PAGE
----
FIGURE 3
FIGURE 3. Impact of RNA Structures on Alternative Splicing
a | A majority of RNA binding protein, Fox 2 homolog (RBFOX2) binding sites are over 500 nucleotides away from the nearest exon. To allow splicing regulation from these distal binding sites, base-pairing interactions occur within the intron, which bring RBFOX2 into close proximity to its target exons. b | N6-methyladenosine (m6A) deposition destabilizes base-pairing interactions and disrupts local secondary structure. In doing so, m6A can expose previously buried RNA-binding motifs to RNA-binding proteins, such as the U-tracts bound by heterogeneous ribonucleoprotein C (HNRNPC). The figure is reproduced, with permission, from REF. . c | G-qaudruplexes (RGQs) form from the stacking of three or more G-quartets (top). In 5′ untranslated regions (UTRs), RGQs impede the initiation and scanning steps of translation. In 3′UTRs, RGQs can block access to microRNA (miRNA) binding sites (shown in red), thus preventing miRNA-mediated decay and translational repression. These structures are dynamic and can be unwound by RNA helicases.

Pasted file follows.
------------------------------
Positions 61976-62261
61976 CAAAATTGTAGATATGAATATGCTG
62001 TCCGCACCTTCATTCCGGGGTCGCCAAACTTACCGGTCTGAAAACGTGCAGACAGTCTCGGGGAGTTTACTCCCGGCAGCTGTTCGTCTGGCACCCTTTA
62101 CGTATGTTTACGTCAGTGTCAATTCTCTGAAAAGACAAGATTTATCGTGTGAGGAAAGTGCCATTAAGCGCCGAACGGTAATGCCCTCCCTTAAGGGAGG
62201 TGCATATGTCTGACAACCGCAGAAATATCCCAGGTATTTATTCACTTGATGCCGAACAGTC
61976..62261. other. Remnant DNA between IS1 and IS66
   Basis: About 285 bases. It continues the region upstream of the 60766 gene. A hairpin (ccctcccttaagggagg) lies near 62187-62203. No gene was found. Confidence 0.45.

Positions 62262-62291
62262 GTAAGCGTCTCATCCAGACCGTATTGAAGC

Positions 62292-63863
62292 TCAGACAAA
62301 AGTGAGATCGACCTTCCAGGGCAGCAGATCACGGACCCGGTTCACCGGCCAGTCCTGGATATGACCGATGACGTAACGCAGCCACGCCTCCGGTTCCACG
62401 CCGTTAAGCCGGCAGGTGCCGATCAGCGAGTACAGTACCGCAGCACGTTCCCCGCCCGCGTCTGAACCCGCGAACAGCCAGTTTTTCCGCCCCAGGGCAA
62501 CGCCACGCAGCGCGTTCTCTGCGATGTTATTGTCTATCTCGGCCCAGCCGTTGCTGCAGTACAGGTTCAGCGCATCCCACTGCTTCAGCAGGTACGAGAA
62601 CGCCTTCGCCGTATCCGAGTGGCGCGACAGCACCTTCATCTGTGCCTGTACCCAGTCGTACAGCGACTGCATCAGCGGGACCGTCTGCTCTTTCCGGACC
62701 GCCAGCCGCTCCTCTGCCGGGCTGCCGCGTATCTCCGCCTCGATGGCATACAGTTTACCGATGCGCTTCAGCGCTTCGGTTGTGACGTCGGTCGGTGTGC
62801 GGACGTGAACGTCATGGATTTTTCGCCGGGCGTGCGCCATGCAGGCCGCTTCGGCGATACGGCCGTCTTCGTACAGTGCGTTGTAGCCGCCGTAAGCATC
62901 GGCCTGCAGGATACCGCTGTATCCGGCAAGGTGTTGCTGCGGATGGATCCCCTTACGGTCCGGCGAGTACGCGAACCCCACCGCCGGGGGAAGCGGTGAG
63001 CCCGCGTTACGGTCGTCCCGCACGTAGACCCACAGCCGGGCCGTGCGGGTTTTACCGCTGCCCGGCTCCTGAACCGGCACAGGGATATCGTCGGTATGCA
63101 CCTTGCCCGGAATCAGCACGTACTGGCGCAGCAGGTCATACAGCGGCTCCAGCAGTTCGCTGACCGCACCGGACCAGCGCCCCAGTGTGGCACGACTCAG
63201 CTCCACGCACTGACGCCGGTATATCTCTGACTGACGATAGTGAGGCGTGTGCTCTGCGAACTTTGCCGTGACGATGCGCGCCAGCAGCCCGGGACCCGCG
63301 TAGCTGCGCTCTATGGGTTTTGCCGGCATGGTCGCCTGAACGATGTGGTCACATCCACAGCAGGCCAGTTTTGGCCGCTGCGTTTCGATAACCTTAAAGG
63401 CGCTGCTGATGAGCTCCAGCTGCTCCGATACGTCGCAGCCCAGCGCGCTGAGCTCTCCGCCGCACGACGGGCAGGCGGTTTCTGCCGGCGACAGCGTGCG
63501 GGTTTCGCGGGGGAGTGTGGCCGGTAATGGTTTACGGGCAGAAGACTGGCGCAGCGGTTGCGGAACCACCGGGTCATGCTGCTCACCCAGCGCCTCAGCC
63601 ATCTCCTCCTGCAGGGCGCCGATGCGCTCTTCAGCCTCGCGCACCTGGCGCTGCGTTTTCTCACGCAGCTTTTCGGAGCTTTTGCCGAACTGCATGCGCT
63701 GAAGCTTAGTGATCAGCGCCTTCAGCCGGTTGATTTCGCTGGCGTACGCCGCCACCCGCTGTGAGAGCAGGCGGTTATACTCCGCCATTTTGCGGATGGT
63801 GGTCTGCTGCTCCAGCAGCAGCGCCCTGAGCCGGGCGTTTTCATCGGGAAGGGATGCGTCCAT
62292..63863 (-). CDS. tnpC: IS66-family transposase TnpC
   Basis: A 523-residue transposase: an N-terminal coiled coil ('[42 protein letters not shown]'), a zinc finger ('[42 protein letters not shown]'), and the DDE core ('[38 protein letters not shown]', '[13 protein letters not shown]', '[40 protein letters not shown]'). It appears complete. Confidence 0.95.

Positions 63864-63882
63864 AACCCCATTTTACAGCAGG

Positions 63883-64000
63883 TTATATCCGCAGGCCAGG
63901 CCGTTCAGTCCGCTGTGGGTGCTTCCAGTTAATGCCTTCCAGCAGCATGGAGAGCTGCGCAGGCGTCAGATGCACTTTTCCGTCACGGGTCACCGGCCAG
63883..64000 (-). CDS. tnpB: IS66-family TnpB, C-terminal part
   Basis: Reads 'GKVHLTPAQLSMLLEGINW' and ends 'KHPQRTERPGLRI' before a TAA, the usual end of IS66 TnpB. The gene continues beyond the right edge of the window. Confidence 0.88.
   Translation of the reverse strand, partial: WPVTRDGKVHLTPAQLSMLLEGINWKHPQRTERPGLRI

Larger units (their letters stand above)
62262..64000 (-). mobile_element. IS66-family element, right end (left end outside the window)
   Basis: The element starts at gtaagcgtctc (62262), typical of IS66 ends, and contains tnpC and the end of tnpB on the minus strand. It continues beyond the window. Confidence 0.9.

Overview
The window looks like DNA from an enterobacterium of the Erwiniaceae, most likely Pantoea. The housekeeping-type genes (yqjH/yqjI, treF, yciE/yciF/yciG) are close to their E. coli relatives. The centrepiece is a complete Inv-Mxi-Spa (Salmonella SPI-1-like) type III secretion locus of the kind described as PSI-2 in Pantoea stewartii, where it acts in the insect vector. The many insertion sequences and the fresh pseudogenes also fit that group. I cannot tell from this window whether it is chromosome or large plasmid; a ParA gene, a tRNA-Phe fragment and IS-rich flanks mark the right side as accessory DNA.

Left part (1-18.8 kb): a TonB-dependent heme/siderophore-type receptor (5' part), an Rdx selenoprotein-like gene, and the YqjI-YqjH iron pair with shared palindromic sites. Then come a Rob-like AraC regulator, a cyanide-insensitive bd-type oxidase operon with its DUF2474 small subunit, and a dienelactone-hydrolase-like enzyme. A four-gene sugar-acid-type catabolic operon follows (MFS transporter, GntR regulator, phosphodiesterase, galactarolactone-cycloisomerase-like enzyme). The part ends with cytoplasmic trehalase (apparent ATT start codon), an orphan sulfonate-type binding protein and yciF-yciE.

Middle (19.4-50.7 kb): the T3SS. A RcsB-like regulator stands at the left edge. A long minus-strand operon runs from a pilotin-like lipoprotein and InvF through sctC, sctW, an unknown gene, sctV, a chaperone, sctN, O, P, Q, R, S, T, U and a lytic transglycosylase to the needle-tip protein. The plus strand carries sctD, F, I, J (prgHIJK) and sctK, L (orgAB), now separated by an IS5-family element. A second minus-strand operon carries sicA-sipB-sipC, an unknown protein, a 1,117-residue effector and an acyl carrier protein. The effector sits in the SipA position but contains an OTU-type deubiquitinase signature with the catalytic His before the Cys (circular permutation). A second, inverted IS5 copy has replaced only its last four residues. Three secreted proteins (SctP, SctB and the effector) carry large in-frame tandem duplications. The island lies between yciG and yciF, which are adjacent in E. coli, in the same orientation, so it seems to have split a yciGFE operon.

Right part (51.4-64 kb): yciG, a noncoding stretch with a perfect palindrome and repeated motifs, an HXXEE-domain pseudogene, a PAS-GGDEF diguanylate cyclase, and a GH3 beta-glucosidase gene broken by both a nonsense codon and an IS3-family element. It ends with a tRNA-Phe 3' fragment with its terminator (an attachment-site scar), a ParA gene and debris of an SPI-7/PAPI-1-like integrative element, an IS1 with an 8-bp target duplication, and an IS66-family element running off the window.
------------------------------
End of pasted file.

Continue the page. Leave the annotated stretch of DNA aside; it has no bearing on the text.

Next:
FIGURE 3
FIGURE 3. Impact of RNA Structures on Alternative Splicing
a | A majority of RNA binding protein, Fox 2 homolog (RBFOX2) binding sites are over 500 nucleotides away from the nearest exon. To allow splicing regulation from these distal binding sites, base-pairing interactions occur within the intron, which bring RBFOX2 into close proximity to its target exons. b | N6-methyladenosine (m6A) deposition destabilizes base-pairing interactions and disrupts local secondary structure. In doing so, m6A can expose previously buried RNA-binding motifs to RNA-binding proteins, such as the U-tracts bound by heterogeneous ribonucleoprotein C (HNRNPC). The figure is reproduced, with permission, from REF. . c | G-qaudruplexes (RGQs) form from the stacking of three or more G-quartets (top). In 5′ untranslated regions (UTRs), RGQs impede the initiation and scanning steps of translation. In 3′UTRs, RGQs can block access to microRNA (miRNA) binding sites (shown in red), thus preventing miRNA-mediated decay and translational repression. These structures are dynamic and can be unwound by RNA helicases.
FIGURE 3